Friday, September 19, 2014
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Beijing scenes in 'Transformers' shows effort to break into China market

Gallery: Beijing scenes in 'Transformers' shows effort to break into China market

BEIJING - Dazzling special effects, Optimus Prime - and Beijing. The latest Transformers movie has all three, mixing Texas-based action with scenes in China's capital and a heavy dose of Hong Kong in an effort to straddle the world's two biggest moviegoing audiences.

The fourth installment of the Michael Bay-directed franchise has gone all-out to woo China's audience with Chinese locations, talent, even a reality TV show. Transformers: Age of Extinction illustrates the delicate balancing game for Hollywood studios trying to figure what the Chinese market wants while simultaneously catering to Americans.

If such films aren't handled properly, they risk alienating both audiences, said Michael Keane, an expert on China's creative industries at the Queensland University of Technology in Australia.

In China, the core moviegoing group of 19-to-25-year-olds already likes Western films, he said. "They would like Transformers, and as soon as you start stuffing in Chinese elements, they can see through it, and you may shoot yourself in the foot by doing it."

Western studios are adding Chinese elements to increase their appeal in China, where films earned $3.6 billion in ticket sales last year. Skyfall was partly set in Shanghai and Macau. Chinese actress Fan Bingbing played a mutant superhero in X-Men: Days of Future Past, which has earned $114 million in China - almost a quarter of the movie's total international box office.

But the sprinkling of Chinese elements in Transformers: Age of Extinction, released in China and North America on Friday, goes further than most recent Hollywood films.

More than a half-hour of action takes place in Hong Kong, and the crew filmed in three other Chinese cities. Chinese star Li Bingbing has a major role, and boy-band singer-turned-actor Han Geng has a one-liner. A reality TV show had been staged to choose four people for roles.

In one scene, a billboard stretches across most of the screen, advertising Chinese liquor. In another product placement, Stanley Tucci's character drinks from a carton of Chinese milk.

Online film critic Zheng Kunjie said the number of Chinese elements in the film was "unprecedented" in a Hollywood import. The familiar scenes and brands make the Transformers movie more realistic to a Chinese audience than one that employs a Western stereotype of "a classically beautiful China" as in Skyfall, she said. While these will make Chinese moviegoers interested in the film, the Chinese elements don't affect the development of the story, she said.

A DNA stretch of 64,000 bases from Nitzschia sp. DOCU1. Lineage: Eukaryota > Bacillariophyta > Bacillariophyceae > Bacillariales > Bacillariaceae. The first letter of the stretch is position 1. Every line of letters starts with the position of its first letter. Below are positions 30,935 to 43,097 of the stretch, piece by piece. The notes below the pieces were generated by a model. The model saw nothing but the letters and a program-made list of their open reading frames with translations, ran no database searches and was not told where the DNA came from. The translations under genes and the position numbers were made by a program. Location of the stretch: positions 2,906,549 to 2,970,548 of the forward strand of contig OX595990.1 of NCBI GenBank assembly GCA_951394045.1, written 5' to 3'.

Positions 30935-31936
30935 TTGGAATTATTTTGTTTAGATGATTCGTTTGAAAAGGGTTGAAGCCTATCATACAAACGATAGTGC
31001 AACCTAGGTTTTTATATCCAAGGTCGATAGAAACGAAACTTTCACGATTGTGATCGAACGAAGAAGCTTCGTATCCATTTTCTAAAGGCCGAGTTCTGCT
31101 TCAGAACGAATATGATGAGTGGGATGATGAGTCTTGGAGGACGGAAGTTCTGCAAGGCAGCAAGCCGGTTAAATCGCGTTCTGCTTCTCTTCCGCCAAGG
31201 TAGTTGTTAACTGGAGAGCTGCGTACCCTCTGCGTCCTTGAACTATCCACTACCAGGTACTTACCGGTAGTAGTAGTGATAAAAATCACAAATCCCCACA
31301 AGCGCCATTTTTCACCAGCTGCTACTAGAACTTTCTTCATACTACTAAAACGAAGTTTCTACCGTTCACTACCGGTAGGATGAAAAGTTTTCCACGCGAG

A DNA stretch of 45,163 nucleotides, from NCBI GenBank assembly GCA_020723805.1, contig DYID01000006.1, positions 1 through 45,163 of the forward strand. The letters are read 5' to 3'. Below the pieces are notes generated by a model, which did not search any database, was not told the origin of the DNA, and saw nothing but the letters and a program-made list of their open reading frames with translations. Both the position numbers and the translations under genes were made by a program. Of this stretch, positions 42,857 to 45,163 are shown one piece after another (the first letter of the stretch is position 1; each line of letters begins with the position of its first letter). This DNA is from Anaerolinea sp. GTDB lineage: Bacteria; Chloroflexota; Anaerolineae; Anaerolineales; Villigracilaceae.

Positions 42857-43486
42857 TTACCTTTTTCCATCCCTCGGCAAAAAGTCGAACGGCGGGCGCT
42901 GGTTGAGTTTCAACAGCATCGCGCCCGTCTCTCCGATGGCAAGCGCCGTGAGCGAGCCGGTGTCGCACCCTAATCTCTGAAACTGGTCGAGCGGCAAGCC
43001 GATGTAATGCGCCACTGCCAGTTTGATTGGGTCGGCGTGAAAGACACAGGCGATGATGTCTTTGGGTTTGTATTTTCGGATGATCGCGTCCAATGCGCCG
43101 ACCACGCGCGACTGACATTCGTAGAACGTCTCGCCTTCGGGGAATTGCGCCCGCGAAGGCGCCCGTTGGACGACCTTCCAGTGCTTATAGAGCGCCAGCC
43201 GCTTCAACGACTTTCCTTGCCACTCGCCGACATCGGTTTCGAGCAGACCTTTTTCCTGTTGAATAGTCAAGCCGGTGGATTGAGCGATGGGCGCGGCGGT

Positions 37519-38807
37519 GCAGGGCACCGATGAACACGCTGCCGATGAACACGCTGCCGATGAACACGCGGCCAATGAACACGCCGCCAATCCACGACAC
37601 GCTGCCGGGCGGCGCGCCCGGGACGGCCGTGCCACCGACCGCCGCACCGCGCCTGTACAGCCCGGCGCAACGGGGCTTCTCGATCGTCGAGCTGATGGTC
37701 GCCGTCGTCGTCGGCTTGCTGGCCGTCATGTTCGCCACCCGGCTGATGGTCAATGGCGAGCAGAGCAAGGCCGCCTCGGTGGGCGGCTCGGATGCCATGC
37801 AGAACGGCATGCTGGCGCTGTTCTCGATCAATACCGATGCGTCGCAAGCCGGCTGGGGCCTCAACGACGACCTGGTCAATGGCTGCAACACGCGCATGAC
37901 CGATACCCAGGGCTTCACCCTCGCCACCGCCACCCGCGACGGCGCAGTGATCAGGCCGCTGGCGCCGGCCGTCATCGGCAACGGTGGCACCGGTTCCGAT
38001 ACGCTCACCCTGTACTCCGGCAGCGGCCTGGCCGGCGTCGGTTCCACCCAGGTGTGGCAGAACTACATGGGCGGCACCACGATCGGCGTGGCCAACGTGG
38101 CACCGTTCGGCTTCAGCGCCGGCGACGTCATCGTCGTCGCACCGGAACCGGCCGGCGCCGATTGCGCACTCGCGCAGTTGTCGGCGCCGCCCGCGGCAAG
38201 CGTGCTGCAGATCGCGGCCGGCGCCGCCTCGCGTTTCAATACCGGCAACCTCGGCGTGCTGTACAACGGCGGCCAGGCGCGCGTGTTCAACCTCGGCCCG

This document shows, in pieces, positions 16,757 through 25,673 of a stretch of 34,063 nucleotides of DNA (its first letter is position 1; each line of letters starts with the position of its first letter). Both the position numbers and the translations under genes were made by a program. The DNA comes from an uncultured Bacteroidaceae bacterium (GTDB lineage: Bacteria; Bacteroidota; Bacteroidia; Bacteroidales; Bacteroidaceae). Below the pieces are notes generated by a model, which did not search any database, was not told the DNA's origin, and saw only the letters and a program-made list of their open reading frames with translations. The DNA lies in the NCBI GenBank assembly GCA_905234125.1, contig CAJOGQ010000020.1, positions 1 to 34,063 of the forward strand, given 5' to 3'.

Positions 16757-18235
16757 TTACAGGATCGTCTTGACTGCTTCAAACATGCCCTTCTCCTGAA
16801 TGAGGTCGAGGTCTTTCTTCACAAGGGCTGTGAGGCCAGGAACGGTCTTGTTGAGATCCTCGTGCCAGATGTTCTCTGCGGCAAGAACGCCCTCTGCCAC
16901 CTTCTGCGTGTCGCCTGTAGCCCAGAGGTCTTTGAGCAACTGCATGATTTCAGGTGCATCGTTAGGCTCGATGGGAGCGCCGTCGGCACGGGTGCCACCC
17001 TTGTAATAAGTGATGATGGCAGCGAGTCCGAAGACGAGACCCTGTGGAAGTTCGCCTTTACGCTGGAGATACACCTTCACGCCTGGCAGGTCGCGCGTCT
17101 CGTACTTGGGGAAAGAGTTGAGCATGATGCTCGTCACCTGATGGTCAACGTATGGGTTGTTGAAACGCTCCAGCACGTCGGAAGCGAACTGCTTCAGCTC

Florian Fettweis of Beijing-based media consultancy CMM-I said too many Chinese elements could dilute the appeal to U.S. moviegoers.

Western movies with more China-specific narratives tend not to fare well at the box office, such as last year's directorial debut by Keanu Reeves, Man of Tai Chi, set in Beijing and centering on Chinese martial arts.

Unlike the latest Transformers movie, Man of Tai Chi had official coproduction status in China. To be classed as such by Chinese authorities, at least a third of the film's main creative talent must be Chinese; 30 percent of its film budget must come from China; some production must take place in China, and the film must include a certain amount of undefined Chinese elements.

Officially designated coproductions benefit both sides. For Hollywood, they earn an automatic exemption from China's quota on foreign movies and allow a larger share of the country's box office. China's filmmaking industry, meanwhile, is keen to acquire more skills and technological know-how.

Last year, there were 49 official coproductions in China, the majority of them with Hong Kong and Taiwanese companies. (China counts productions in self-governing Taiwan as being Chinese.)

There were three China-U.S. coproductions, including Cloud Atlas. A flurry of recent cooperation agreements between Hollywood studios and Chinese players suggests that more are coming.

In April, Paramount and state-owned China Film Group signed a deal to co-produce the fantasy-action movie Marco Polo, based on the 14th-century European explorer who traveled to China. He is a positive figure in Chinese history and fodder for a Chinese-inspired script.

Last week, Chinese private investor Fosun International Ltd. announced that it would invest in Studio 8 - a company founded by former Warner Bros. executive Jeff Robinov.

Hollywood coming to China isn't "necessarily a good thing for creative freedom" because screenwriters will avoid topics that Beijing is sensitive about, such as the Dalai Lama or the Falun Gong spiritual group, said Keane, the expert at Queensland University of Technology.

"It's going to mean a kind of dumbing-down - in terms of, people will self-censor. They're going to make stories that are neutral or even positive towards China in order to get into the marketplace."

Louise Watt Associated Press
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